General George Patton almost lost his career over an incident where he slapped a solder. If you are not familiar with the incident, the General was visiting a hospital where he encountered a soldier sitting on a hospital bed with no visible wounds. When asked about the situation, the General was told that the soldier just "couldn't take it anymore" and was in the hospital for evaluation, recuperation, etc.
The General blew up, slapped the soldier across the head with the riding gloves he always carried and screamed at the soldier....thus erupting the famous "Patton slap" stories and increased concern for shell shock, PTSD, post-battle symptoms, etc. The incident almost cost Patton his career, and he had to stand and publically apoligize to the hospital staff, the soldier, his command and anybody else that Ike thought needed to hear the apology.
I was tempted to go off on a soldier the other day. I was standing in line in Kuwait. I was the last in line ready to plead my case that I did not want to be in theater any longer and would get my own flight home on the Air Force rotator (which I did...thank you AF!).
After standing in line for a while, an NCO brought two soldiers to stand behind me in the line. One soldier was a Private First Class and the other had not rank, which means he was a Private (E-1) or as we say, "E-nothin.'"
"Stand here and give the lady this paper when you get to the front of the line" was their instructions.
The line moved slowly and the E-0 talked quickly. The two were from the same Division, by the patch on their shoulders, and I assumed were from the same unit, since they came together and had the same NCO escort.
E-nuthin was talking from the time the two of them got into line. "I am ready to go home. All I want to do is get home. I need to be home." But something was weird about the guy.
As it turned out, the E-3 was going home on R&R, well deserved rest from his time in combat. Judging by his worn uniform and the look in his eyes, he needed the rest. The other soldier was just "going home." To be an E-nothin' here means you probably lost rank. By the time a soldier gets through all the training required and gets to a unit, they should have enough time in the military to have achieved at least one advancement in rank. (The Army does not call the first two advancements "promotions" because there is nothing required of the soldier other than breathing and showing up for work. After PFC, then the promotions are deserved).
E-nothin' would not shut up.
I did not want to hear it.
"I just want to go home...," he whined. "I saw the Psychiatrist. I am not homicidal. I am not suicidal. I just want to go see my baby. My boy is 18 months old and I want to be with him. I know that he needs me..." The babble continued....incessant...whining...begging...trying to convince the other soldier (or himself) that he was justified in his decision to get out of theater and go home.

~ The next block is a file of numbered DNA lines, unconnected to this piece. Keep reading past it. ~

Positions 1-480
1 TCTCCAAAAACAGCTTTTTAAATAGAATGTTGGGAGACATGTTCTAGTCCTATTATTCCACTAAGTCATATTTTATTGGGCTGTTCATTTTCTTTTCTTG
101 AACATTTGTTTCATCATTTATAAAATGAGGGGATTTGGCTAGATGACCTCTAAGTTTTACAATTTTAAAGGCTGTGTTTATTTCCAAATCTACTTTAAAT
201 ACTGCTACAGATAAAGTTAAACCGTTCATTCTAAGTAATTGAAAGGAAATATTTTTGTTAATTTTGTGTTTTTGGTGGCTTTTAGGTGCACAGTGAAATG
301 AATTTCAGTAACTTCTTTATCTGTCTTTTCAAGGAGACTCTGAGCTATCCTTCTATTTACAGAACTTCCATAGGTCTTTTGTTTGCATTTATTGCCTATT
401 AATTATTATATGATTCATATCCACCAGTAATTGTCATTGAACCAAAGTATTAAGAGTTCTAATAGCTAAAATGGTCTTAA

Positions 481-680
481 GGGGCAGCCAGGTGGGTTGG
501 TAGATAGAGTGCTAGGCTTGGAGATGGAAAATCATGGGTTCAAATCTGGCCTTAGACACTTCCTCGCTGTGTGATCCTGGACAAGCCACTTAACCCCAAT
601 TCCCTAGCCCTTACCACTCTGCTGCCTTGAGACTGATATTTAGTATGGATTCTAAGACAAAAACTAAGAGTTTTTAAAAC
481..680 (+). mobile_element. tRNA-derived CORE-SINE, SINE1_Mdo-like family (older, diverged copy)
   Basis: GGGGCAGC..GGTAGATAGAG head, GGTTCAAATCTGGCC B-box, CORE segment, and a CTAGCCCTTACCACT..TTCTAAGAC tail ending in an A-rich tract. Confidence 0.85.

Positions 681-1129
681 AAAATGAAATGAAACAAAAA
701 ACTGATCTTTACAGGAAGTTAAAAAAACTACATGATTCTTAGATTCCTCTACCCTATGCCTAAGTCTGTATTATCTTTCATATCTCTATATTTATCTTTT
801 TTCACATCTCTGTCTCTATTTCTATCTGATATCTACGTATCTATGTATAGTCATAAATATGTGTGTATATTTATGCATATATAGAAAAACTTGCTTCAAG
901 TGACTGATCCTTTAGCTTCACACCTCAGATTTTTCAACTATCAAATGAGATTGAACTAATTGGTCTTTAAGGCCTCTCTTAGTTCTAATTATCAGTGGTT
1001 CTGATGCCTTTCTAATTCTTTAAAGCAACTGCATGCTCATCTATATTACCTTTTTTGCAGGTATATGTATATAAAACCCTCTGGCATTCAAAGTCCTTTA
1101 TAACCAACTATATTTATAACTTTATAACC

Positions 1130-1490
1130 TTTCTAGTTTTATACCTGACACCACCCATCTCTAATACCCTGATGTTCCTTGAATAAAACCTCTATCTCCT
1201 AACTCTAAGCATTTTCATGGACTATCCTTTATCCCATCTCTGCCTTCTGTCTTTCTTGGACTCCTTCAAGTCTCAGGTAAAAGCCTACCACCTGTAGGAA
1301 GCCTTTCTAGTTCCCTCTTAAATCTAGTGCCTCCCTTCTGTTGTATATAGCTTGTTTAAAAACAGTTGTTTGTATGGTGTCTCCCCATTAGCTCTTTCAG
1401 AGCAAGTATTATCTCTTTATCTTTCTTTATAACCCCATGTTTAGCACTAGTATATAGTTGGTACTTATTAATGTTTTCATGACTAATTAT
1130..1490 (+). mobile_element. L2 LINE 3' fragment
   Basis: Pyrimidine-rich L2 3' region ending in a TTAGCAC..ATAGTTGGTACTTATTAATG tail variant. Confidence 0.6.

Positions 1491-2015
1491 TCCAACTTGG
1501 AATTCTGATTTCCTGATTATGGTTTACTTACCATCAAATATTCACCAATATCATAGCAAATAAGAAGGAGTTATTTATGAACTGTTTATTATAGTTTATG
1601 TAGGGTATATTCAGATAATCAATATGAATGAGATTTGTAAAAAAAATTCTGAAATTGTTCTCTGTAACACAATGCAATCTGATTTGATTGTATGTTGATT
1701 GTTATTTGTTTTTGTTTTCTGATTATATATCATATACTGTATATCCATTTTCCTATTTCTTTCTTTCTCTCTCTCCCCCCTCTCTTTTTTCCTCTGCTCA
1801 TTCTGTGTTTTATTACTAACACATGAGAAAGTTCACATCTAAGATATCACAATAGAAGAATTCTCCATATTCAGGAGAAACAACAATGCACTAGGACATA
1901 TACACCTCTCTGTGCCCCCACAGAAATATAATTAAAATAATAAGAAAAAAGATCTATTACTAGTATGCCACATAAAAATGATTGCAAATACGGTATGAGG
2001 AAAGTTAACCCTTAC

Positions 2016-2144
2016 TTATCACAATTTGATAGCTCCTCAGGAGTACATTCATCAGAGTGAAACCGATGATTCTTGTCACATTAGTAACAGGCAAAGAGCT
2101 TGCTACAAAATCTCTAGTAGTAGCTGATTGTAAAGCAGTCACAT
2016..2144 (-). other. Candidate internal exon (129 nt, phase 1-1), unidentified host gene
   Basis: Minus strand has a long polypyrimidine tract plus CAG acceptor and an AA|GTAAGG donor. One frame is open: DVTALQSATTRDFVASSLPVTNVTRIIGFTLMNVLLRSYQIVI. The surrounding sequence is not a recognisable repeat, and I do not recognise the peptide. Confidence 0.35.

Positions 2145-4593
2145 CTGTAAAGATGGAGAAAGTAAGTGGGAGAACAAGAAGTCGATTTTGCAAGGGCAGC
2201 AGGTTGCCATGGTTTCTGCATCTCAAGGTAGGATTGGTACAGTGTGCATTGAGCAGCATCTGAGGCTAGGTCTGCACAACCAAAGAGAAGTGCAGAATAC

After a while, the soldier left the line to go to the bathroom. He wasn't supposed to leave the line without an escort, but who cared?
Then it dawned on me that this punk was being busted out of the unit and sent home for failure to perform. He had become a problem child, lost his rank, would not do his job and was being sent home for discharge.
I turned to the PFC and asked if he was the escort. "No, sir. I am just in line." The soldier was tired and worn thin. "You can tell Private nothin' that he can be quiet. You don't have to listen to him whine adn I don't need to hear his noise."
The soldier shrugged. I don't think that he thought it worth the effort and it probably would not help quiet the whine. He was respectful, because I was a Lieutenant Colonel, but I could tell that he had lost his incentive to change anything about the other guy.
As I stood in line, I began to think about the E-nothin.' He showed the typical symptoms of obsessive, self-absorbed, intrusive thought patterns. He convinced himself that it was for his baby's best interest for him to get home to see him. He obsessed on that thought until it became the primary focus of his life and all that he could think or focus on. Nothing else in his life would fit until he got home to his baby. He stopped working. He stopped functioning. All he could do was whine until he got his way.
Then I got mad.
"Who will carry his ruck...fill his spot...do his job when he went home to his baby?" Every person here came for a reason and a job and when one is gone, then someone else has to do extra work.
"Does he think that he came here for nothing and that he can just go home, like cutting class?"
"How much grief has he brought his unit?" He has been busted in rank, which means he is a problem child. He requires escort which means that some NCO who came to fight a war and make a difference is being paid to be a babysitter.
"What kind of drain is this on the command to take care of this baby?"
"Does he think we don't miss our family? our babies? our lives back home?"
"How self-centered/obsessive/idiotic is this punk to bring this kind of grief on the command who is trying to run a war and keep soldiers alive?"
I was feeling very un-Chaplian-like at the moment and I began to empathize with Patton. I was wishing that I had a pair of riding gloves.
The line was shorter. I was next to be called. I stepped forward and handed over my paperwork. I was told to head to another building and take care of my flight myself. I turned to leave. There was a Staff Sergeant standing next to E-nuthin' as his escort. I shook my head and pushed through the door, mumbling under my breath, "let it go and go home."